Some of his Echinacea cultivars that are grown on the NYBG Seasonal Walk include Echinacea purpurea ‘Fatal Attraction’, ‘Green Jewel’, ‘Vintage Wine’ and ‘Virgin’. ‘Fatal Attraction’ makes an excellent cut flower with its robust black stems and vivid purple flowers while ‘Green Jewel’ is a compact cultivar that lives up to its name. These cultivars get top marks for performance.

There is also an American breeding program with dazzling results. Dan Heims from Terra Nova Nurseries has a few new introductions to whet your appetite: the bright yellow Echinacea ‘Mac 'n' Cheese’ and the bright red Echinacea ‘Tomato Soup’. In terms of coneflowers with froufrou flowers, look for Echinacea purpurea ‘Meringue’, ‘Milkshake’, ‘Pink Double Delight’ and ‘Pink Poodle’.

There are some wonderful, warm, orange coneflowers on the market. Echinacea Sundown™ (Big Sky Series) is a glorious introduction from Richard Saul’s with iridescent orange-honey blooms. Another contender is Echinacea ‘Tiki Torch’. These are not as sturdy as the old standbys but they are worth trying.

Hummingbird Mint

An indispensable addition to any late summer garden are the hummingbird mints (Agastache). They are magnets for butterflies and hummingbirds and generally flower from July well into October. They are heat tolerant candidates for your garden that thrive in xeric gardens with low fertility. They are in the mint family but are the well-behaved cousin that doesn’t run all over the place. With fragrant foliage, they are deer and rabbit resistant.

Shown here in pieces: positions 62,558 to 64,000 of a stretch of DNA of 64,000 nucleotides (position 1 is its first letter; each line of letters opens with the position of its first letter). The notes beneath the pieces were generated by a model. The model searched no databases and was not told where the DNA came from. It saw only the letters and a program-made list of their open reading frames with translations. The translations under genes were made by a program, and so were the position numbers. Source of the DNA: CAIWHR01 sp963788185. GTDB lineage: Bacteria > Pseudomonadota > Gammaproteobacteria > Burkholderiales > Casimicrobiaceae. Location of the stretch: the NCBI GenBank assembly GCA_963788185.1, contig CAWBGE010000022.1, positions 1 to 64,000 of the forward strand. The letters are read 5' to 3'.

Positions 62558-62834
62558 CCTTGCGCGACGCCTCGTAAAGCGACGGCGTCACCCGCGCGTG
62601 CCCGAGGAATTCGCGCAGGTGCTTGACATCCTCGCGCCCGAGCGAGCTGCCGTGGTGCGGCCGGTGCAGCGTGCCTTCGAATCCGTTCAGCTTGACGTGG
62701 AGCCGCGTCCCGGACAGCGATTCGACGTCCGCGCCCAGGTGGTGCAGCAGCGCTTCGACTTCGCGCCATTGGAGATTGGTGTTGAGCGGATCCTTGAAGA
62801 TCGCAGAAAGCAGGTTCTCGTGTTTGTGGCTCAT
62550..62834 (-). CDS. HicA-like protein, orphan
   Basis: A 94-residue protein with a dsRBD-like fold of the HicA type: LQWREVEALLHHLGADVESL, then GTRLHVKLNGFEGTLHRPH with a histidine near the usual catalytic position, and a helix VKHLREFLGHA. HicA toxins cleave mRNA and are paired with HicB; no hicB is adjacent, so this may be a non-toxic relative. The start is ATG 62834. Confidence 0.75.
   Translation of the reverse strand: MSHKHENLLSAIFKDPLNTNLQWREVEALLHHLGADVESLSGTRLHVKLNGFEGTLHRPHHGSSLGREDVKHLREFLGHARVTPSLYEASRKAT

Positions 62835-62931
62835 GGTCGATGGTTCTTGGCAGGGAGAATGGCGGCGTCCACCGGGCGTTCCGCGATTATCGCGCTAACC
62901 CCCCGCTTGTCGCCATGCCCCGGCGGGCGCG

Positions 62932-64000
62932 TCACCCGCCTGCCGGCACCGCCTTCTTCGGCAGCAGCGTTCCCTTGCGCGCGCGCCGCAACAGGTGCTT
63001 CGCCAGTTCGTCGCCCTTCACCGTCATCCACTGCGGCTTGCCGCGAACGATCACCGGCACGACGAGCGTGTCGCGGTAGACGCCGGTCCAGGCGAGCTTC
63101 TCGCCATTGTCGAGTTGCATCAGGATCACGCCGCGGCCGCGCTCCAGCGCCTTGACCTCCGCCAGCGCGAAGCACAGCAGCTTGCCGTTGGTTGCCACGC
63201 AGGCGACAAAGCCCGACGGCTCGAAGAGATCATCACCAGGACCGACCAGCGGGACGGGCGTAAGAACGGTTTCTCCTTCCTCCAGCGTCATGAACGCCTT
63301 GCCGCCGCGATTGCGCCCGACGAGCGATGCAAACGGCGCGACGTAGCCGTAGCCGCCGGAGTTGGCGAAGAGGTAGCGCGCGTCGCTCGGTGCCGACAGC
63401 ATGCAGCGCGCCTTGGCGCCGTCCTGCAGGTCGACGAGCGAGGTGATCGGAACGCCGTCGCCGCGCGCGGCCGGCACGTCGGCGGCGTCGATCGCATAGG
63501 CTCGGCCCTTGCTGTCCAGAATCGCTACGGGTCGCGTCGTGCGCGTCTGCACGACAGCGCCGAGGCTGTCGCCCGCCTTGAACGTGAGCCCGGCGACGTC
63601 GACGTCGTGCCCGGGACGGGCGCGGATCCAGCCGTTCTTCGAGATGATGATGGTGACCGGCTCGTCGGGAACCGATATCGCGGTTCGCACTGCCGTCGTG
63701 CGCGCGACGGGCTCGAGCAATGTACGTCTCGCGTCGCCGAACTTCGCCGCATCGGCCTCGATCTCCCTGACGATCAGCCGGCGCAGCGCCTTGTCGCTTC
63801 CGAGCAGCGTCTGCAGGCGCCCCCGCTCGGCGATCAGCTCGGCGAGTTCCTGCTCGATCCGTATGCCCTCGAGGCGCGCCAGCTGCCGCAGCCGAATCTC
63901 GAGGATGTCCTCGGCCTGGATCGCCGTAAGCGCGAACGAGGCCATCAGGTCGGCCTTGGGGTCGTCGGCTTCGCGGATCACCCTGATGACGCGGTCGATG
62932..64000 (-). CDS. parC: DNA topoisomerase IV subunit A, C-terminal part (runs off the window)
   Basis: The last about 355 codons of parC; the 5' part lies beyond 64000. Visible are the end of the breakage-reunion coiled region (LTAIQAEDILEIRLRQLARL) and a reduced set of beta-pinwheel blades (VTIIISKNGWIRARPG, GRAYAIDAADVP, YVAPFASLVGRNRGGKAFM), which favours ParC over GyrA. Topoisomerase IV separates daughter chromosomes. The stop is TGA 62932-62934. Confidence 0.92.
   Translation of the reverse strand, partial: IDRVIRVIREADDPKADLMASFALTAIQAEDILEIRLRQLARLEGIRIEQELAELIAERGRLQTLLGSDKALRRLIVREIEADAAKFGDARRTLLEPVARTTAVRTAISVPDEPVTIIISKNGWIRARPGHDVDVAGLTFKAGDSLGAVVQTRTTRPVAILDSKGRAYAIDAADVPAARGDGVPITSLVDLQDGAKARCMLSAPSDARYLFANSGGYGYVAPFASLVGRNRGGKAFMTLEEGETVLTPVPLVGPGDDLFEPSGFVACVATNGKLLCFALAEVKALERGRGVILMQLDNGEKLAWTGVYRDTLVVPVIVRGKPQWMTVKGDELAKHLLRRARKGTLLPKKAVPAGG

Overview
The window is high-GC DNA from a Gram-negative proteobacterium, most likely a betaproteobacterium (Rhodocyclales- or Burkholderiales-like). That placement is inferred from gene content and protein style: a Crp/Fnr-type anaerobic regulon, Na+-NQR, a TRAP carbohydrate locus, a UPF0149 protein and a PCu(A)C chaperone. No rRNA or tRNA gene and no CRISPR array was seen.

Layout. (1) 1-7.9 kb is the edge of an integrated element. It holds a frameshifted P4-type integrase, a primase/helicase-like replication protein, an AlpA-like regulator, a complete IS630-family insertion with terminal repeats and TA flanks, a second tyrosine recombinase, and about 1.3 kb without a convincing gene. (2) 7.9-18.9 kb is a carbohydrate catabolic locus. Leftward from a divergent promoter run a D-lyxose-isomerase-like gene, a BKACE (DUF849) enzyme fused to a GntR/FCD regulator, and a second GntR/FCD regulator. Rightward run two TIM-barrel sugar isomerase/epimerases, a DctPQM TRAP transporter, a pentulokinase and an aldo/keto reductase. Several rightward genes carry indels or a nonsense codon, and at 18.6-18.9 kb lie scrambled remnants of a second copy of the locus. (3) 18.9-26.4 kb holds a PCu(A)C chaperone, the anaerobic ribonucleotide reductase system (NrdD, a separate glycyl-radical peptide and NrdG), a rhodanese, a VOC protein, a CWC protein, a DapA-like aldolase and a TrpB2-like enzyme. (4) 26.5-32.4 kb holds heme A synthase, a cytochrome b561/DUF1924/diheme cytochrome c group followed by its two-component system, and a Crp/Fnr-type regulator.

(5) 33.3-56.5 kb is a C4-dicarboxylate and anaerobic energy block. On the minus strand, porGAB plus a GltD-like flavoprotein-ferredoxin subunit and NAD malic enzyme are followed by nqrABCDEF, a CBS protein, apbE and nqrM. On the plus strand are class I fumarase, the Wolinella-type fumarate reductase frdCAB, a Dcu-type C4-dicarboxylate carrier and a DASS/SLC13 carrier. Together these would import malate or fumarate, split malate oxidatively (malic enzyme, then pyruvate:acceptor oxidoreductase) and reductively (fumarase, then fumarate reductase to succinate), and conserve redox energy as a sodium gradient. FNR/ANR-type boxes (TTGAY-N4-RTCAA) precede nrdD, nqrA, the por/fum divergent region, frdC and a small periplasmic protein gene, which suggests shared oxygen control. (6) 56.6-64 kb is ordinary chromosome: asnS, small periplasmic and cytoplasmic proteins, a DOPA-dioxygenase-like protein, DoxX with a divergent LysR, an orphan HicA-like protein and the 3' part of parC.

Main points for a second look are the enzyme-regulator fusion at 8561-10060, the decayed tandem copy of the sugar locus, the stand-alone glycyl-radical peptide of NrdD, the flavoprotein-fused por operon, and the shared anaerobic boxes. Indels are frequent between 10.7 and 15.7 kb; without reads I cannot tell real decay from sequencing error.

Some cultivars to consider include

  • Agastache cana ‘Heatwave’ - reaches between 3 to 4 feet tall and has deliciously fragrant blue green foliage. It is covered in late summer with raspberry colored tubular flowers. Based on its growth habit, it is an ideal candidate for the middle of a border.
  • Agastache ‘Acapulco Salmon & Pink™’' - is a more compact hummingbird mint. It is part of a popular Acapulco series that come in a variety of colors. As the name suggests it has a pretty blend of salmon and pink flowers. The shape of this hummingbird mint is reminiscent of a catmint (Nepeta) and it sprawls to form a low-growing mound that produces colorful spires of flowers.
  • Agastache ‘Summer Glow’ - is an upright, vase-shaped, hummingbird mint. It reaches a little over 2 feet tall and is covered from head to toe with pale yellow (almost tan) flowers that are encased in mahogany calyces. This hummingbird mint glows.

If you research the hardiness of these particular plants you will find that the information varies. Sometimes they are listed as tender perennials and other times the grower will claim that they survive in zone 6 or even zone 5. If you would like to grow them as perennials in the New York City area, make sure that you provide them with well-drained soil, give them a well-protected or sheltered site and refrain from cutting them back in the fall (this will give them added protection and prevents moisture from getting down into the crown of the plant).